We’ve all been there: that moment of madness that overtakes us with such force that we have no choice but to submit to its will. I don’t know what drives you, my reader, to such behaviour; but for me it’s the need for a book. Not just any book – but one book that I need – must – get my hands on.

Last week it was The Spy Who Came In From The Cold. After seeing Tinker Tailor Soldier Spy, I just had to get my hands on some classic Cold War fiction.

As it turned out, I ended up buying three more books.

100 Words, 100 Days: Day 72. On Smiley.

No, not the emoticon but the character: John Le Carre’s famous spymaster, George Smiley. Coming out of a screening of the recent adaptation of Tinker Tailor Soldier Spy, I thought about fictional characters authors are most famous for. Fleming has Bond, Lee Child has Jack Reacher, Conan Doyle had Sherlock Holmes.

For people of a certain age, Sir Alec Guinness’s portrayal of Smiley was the benchmark by which Gary Oldman would be judged. But now Le Carre’s creation has a new lease of life, and  I would love to see him return for another adventure.

Classic characters will live forever.

 

100 Words, 100 Days: Day 69. On Stephen King.

Ever slipped into a pair of comfortable slippers for the first time in a while? Don’t you wish you never took them off? Okay, you know that you can’t wear the same shoes day in day out; they’d either fall apart or smell to high heaven.

A friend loaned me a copy of Stephen King’s Full Dark, No Stars, and I’m taking it on holiday with me. I read the first few pages when the comfortable slippers analogy came to me. King, like all my favourite writers, is a treasure: admire it but don’t overexpose it. It may lose its luster.

 

 

100 Words, 100 Days: Day 60. On Addictions.

Each of us, I think, has something we can’t live without, despite it being detrimental to our health and way of life. For some it could be alcohol, cigarettes, fatty food, salt or prescription/non-prescription drugs. Most of us are aware that such addictions can kill us.

But what about those addictions that are not fatal? If you could, would you be able to give up using the Internet, drinking coffee, buying too many books, eating too much chocolate, or possessing an unrealistic view of mankind and all its stupidity?

But enough about me. What should YOU live without?

Tell me.

 

The Famous Five…for The ASBO Generation.

A couple of years ago a friend on WEbook.com asked me to contribute a piece for his fan fiction project. This is what I came up with. Enid Blyton wouldn’t be pleased, no doubt.

The Famous Five: The Next Generation

“What ho, Dick,” said Julian, sucking on a Benson and Hedges. “Things are really quiet around the estate once Mummy took a restraining order against those dastardly hoodie type youths. They brought nothing but trouble.”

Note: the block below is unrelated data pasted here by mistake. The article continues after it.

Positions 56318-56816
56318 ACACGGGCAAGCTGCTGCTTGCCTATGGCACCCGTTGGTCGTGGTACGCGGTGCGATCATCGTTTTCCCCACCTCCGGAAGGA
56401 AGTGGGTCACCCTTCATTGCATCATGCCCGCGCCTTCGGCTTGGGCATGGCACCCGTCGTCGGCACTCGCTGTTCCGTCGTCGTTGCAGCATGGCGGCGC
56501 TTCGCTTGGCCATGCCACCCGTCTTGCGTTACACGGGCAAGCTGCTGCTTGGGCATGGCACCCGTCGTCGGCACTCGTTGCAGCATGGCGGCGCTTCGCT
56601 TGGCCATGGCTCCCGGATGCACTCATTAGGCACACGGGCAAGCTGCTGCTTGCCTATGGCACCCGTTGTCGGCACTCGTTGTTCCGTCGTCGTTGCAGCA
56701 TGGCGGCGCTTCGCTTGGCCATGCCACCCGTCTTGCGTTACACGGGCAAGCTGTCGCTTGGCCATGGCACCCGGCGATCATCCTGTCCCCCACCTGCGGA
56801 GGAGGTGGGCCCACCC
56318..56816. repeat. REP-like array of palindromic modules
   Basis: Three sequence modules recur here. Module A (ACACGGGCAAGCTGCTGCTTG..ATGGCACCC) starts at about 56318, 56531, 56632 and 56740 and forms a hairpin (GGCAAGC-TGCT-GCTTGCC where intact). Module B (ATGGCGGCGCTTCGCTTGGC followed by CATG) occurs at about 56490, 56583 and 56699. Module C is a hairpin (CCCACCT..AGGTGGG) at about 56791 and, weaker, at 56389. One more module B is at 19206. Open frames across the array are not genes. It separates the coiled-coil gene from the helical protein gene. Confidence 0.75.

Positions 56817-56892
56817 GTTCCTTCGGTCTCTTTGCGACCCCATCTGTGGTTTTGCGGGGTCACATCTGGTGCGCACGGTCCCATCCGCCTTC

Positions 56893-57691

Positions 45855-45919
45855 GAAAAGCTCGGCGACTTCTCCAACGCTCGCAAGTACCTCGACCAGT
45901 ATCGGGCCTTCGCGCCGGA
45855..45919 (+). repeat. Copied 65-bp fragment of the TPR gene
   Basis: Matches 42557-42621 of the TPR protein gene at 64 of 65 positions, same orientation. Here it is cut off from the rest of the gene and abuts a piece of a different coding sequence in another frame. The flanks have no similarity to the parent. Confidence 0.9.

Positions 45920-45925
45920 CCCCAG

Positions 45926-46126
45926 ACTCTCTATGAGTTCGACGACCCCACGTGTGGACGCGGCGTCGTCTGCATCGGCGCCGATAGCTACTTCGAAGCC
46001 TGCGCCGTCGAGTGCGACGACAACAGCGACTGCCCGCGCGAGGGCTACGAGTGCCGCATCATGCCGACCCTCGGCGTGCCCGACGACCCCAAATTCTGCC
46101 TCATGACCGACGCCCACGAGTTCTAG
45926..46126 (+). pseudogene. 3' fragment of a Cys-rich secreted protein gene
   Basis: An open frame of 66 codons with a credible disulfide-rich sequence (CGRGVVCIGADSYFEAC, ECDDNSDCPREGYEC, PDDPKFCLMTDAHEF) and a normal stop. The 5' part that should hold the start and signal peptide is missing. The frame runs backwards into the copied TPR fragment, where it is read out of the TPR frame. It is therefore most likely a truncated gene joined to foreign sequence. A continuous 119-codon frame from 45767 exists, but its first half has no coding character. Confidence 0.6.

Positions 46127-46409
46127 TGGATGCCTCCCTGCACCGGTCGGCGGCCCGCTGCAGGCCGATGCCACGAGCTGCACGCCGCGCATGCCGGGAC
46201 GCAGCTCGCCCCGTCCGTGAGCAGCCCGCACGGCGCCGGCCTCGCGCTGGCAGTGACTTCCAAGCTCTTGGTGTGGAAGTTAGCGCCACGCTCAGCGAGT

Dick looked up from his Nintendo DSlite(TM), his eyes still showing traces of last night’s monster of a party at George’s place. “Far too quiet for my liking, Jules. I reckon we could get bored very quickly. We need to go and have an adventure.”

Julian stubbed out his cigarette in the gold plated ash-tray that was the centrepiece of a mahogany table in the mansion library. “I agree, Dick old chap. Since winning the Euromillions, we’ve done shag all but party. Partying is so last week, I think.”

“We should give Anne a shout. Haven’t seen much of her since she had her licence taken away. Downright unfair, if you ask me. It wasn’t her fault George made her drink those slammers. Bloody policemen, they should be out there stopping the elderly from being beaten to an inch of their lives for their pension books.”

“Society is wasted on the uncivilised,” Julian mused. He patted his pocket, removed his Apple iPhone and dialled Anne’s number. “It’s gone to her voice-mail. Hello Anne, Jules here. Dick and I were wondering if you’d like to go on an adventure. We haven’t had one for years, not since old Enid passed away. If you’re interested call me back. Bye.”

“I hope she calls back,” Dick said. He put the Nintendo on the table and walked to the big bay window. “Do you remember the old days, Jules? When we went down to the coast, sailed to the islands and found buried treasure?”

“I do indeed, Dick. We were stupid buggers giving it all up to the authorities. We should have kept it to ourselves and bought some decent hash.”

“We didn’t have hash in those days, Jules. We drank ginger beer, ate cucumber sandwiches and frollicked in the fields with Timmy the dog.”

They bowed their heads in respect for the passing of their canine friend, run over by an oil truck while being chased by Smithers the gardener. Timmy was a good dog, a bit frisky with Smither’s Border collie Rhonda, but a good dog all the same. He died doing his duty. Rhonda gave birth to some ugly-looking mongrels a while later.